“I think he’s deaf.” I’ve heard it more than once from new puppy owners. Sure, there are deaf puppies, but they aren’t common and most puppies aren’t. They simply don’t understand what you want them to do. You know, your mom used to say your dad had ‘selective deafness’ when asked to do something? Yeah, kinda like that. Puppies, despite what you think, aren’t born speaking our language. They don’t know what we want. We help them not understand by giving them mixed messages, often. We don’t mean to do that, but we are only human and it happens.
Teaching a puppy, or an older dog, to come when called is vital. It can literally save their lives. If they slip leash in a parking lot or in a park and take off, a good solid recall can keep them safe. We want them safe. The little buggers have our hearts!
Puppies are easy. They like to follow us around, get under our feet, chew our shoe laces, and stay close. But they don’t know what ‘come’ means, so we need to teach it to them. It seems like we are throwing so much information at them in the first weeks they are home but trust me, they can handle it. ‘Come’ is a simple one. Take a step away, then say puppy’s name and Come. “Henry, Come!” He will. Love all over him and tell him good baby! Coming to you should be a party! And it takes all of ten seconds The idea is to do it ten times a day. You have 100 seconds a day to lay this foundation no matter how busy you are.
Next step is to get him to come when he isn’t focused on you. Puppies sleep sometimes, they run and play and aren’t always underfoot. Or just look away. I pile about 10 to 15 small, tiny treats in a little cup in the mornings. Then throughout the day, when puppy is distracted, call his name to get his attention. ‘Henry!’ when he looks at you, take a step back and crouch down, or lean down if your crouching skills have faded, and say invitingly, ‘Henry, Come!’ Hopefully he will! Then give him that small treat and love all over him. The goal is to have him realize coming to you is the best thing ever! You can even do this when you are out walking. If he’s lagging or sniffing or bounding ahead, stop and get his attention by calling his name, then ‘Come!’ My goal is to have that treat cup empty by the end of the day because I’ve called him that many times.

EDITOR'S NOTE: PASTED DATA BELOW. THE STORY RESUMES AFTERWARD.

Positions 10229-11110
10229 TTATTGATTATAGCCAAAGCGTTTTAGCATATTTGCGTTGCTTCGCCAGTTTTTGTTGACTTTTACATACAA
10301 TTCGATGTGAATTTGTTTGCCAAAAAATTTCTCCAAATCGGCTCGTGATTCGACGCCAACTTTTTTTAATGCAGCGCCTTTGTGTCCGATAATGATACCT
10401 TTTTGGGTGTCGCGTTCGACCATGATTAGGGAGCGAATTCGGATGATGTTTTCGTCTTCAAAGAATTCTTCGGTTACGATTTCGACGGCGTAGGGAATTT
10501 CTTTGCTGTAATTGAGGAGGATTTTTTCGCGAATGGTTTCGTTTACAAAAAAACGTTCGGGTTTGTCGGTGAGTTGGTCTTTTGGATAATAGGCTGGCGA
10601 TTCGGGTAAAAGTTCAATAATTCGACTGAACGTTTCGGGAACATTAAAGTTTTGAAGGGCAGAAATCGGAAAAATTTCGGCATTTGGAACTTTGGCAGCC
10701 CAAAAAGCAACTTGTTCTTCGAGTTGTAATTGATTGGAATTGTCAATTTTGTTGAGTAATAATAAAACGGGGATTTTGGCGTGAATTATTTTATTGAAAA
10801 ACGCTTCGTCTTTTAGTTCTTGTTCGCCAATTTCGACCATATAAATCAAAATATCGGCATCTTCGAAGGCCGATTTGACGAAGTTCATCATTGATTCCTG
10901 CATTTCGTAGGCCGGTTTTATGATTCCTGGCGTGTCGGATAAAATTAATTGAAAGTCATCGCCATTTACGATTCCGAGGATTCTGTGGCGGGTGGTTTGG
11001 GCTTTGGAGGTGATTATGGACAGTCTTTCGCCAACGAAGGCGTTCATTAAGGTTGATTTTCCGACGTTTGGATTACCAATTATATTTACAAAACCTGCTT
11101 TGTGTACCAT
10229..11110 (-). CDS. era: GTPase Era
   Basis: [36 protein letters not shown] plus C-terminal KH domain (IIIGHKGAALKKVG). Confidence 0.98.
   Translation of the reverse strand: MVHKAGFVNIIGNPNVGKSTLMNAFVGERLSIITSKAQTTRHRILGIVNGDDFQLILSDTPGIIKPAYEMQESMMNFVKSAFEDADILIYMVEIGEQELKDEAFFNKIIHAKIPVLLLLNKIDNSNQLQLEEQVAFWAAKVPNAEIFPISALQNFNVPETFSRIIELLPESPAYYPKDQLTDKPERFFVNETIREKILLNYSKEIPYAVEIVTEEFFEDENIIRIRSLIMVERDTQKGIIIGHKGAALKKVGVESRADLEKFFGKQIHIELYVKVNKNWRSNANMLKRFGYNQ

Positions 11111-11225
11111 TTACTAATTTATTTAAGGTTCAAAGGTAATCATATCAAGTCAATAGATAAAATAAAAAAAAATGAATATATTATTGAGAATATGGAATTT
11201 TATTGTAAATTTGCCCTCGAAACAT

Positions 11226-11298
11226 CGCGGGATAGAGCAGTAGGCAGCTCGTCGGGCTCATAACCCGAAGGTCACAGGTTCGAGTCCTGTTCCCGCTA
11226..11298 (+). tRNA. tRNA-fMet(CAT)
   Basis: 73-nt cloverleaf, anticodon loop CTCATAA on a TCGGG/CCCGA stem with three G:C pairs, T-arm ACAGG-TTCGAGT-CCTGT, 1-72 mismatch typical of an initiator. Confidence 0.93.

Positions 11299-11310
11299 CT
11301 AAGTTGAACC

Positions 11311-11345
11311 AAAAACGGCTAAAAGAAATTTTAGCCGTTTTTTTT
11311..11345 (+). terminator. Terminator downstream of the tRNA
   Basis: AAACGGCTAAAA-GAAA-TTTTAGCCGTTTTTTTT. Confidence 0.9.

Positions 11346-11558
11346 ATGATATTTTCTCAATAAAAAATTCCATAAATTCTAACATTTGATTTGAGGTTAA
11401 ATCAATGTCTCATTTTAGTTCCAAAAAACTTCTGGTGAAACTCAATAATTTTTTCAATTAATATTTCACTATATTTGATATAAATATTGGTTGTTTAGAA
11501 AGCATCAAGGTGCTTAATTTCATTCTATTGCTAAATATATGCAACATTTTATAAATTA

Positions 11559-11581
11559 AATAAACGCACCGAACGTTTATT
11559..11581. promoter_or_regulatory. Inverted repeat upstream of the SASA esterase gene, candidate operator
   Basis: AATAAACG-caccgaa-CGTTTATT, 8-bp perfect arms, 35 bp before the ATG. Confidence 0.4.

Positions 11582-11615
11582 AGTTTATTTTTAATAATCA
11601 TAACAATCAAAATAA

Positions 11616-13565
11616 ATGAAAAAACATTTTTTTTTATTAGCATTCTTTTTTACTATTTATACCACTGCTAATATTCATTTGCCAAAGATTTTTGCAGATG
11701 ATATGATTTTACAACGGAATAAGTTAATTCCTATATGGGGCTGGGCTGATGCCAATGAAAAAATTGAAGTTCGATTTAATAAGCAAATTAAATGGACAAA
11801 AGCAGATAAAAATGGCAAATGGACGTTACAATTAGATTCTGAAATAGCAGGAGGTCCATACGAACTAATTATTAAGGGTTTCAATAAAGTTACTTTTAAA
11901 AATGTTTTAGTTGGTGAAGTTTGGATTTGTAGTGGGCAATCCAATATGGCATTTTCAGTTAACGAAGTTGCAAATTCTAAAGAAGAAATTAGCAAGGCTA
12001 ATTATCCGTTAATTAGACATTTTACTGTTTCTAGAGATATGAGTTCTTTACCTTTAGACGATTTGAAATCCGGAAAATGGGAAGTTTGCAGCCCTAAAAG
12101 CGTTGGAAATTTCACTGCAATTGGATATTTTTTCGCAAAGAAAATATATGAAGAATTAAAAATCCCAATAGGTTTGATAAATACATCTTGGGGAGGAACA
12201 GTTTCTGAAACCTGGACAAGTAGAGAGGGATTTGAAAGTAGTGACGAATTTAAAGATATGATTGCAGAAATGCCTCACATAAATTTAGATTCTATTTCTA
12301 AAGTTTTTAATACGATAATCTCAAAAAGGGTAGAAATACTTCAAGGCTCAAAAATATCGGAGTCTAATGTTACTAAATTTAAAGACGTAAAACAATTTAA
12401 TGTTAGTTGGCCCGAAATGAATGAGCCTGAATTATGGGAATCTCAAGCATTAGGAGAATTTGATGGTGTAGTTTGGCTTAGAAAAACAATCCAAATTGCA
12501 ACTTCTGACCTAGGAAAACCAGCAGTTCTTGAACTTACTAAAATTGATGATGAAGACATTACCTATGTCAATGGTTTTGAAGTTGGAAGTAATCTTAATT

When you are certain you have a good strong foundation, practice some more. Remember, you are the reward, treats help, sure, but coming to you is the best part. Love on puppy every time. Never call him to come to do something he doesn’t like too much, like putting him in the crate or room so you can leave for the day, or give him a bath (unless he likes those. Mine aren’t wild about them, but some love them.) If you have to do that, play with him or love on him for at least 30 seconds before you do the nasty thing.
A frustrating thing dogs learn is to tell time. They know our schedules and know how we act when we are going somewhere. Many dogs will deliberately not come when they know we are leaving. I mean, would you? So start calling puppy about five minutes before you have to leave. When they do come, give a treat and a love, and let them go again. Then do it again. And again, until it is actually time to go. They can count, so don’t do it the same amount of times every day, but change it up. Keep laying that foundation of coming to you is the best choice they will ever make. Never call them to scold them. Be the best choice they made all day. Coming to their best friend!